European luxury sedans have long been identity builders for their brands. But with surging sales of crossovers, that may change.
Many brand executives, dealers and market watchers agree: Cars such as the Mercedes-Benz S class and the BMW 7 series remain their brands' flagship vehicles. And cars generally still make up the majority of luxury volume for some European brands. When compared with their crossover counterparts, European luxury sedans today have the strength of higher prestige pricing and more cutting-edge technology.
But that is evolving. As ultraluxury brands such as Bentley, Lamborghini and Rolls-Royce introduce crossovers priced well into six figures, automakers such as BMW and Mercedes are looking at higher-priced, more technology-packed crossovers of their own. Meanwhile, truck sales are quickly catching up for some European luxury brands and likely to soon pass car volume. As that happens, European luxury SUVs and crossovers will become image builders in their own right.
While the 7 series still functions as the flagship for BMW, the brand is likely to add a second image builder when the new X7 large crossover comes out in two years, said Ludwig Willisch, CEO of BMW of North America.
"We'll have a flagship among the sports activity vehicles as well," Willisch said.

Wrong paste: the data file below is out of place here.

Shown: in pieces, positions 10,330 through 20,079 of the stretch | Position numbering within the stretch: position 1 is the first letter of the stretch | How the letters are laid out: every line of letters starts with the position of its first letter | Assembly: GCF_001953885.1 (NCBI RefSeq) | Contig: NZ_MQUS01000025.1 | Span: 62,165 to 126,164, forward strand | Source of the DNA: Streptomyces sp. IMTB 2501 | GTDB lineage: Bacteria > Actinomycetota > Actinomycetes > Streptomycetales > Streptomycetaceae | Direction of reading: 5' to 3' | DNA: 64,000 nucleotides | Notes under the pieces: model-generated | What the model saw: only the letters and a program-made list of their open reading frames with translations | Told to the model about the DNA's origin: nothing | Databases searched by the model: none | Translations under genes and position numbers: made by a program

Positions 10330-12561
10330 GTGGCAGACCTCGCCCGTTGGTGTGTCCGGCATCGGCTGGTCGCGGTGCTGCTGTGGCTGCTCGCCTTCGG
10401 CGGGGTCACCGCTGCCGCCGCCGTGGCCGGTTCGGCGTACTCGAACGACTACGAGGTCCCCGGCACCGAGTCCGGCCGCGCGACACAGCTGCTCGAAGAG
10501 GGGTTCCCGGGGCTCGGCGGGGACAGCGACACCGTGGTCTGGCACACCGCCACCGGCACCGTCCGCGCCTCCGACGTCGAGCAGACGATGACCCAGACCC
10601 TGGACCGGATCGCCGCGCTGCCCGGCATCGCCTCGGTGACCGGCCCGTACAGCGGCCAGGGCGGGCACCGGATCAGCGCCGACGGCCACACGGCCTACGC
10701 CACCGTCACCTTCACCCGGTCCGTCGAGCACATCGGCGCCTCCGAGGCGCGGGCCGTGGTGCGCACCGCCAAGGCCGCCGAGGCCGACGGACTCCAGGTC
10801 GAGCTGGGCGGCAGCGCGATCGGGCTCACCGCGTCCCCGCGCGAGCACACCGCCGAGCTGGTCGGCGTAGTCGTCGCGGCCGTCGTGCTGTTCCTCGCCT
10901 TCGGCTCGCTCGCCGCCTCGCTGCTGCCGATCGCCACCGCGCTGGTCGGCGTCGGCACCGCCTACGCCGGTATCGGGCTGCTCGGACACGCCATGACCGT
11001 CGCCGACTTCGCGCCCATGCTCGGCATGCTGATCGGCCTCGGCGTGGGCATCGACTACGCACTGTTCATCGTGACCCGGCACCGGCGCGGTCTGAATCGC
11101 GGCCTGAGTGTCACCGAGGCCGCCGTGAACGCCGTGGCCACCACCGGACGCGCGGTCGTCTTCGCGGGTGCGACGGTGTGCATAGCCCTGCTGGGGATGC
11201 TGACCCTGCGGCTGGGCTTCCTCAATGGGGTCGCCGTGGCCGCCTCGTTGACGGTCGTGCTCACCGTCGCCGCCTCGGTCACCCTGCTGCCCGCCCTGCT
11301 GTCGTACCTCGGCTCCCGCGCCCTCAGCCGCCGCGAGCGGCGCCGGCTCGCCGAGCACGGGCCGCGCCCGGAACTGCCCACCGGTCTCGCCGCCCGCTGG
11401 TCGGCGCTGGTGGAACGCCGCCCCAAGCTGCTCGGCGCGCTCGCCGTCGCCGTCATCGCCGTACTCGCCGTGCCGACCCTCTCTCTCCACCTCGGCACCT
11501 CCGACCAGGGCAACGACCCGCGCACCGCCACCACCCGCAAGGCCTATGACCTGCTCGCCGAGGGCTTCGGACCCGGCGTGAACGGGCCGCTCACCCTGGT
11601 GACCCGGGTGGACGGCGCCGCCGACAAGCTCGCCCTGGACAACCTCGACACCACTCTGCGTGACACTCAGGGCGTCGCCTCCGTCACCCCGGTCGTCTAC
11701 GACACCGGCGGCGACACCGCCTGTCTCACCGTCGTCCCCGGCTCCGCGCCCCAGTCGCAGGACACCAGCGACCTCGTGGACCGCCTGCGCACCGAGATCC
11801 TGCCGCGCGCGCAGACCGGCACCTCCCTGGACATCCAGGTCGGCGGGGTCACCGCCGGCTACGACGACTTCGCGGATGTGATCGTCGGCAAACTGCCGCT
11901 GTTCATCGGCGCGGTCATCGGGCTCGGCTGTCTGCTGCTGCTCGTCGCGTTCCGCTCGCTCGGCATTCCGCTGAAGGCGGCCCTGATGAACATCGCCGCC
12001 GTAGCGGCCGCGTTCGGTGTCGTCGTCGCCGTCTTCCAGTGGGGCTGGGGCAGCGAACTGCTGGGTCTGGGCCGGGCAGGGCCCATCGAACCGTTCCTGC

Crossovers rose to 42.1 percent of BMW's U.S. sales in 2016. BMW's global sales and marketing chief, Ian Robertson, said he expects the U.S. to move to 50 percent crossovers, or sports activity vehicles in BMW's parlance.
"The SAVs are very important," Robertson said. "What's happened, it's fair to say, is the SAVs have taken up any growth, but sedans are going forward at a high level. They're not showing much growth potential, but it's still at a very high level."
Mercedes still considers the S class its flagship. A freshened S-class sedan will go on sale in the U.S. this year.
"I don't think the move to crossovers actually will have an impact on the S class per se," said Dietmar Exler, CEO of Mercedes-Benz USA. "It is the flagship of the industry. It is the flagship of Mercedes. That will continue. The first customer clinics that we've done on the new S class were really, really good."
The brand will have a new opportunity on the truck side when it redesigns its GLS large crossover and moves it to a more robust platform in 2019. It may then become a base for a new ultraluxury SUV carrying the Mercedes-Maybach name that would likely push into the six-figure range.
Crossovers and SUVs made up 46.6 percent of the Mercedes luxury mix in 2016, up from 40.2 percent the prior year. With car sales declining and truck sales soaring, trucks are likely to soon overtake cars in volume for the brand. U.S. sales of the brand's car lines dropped 11 percent in 2016, while sales of its SUVs and crossovers jumped 15 percent.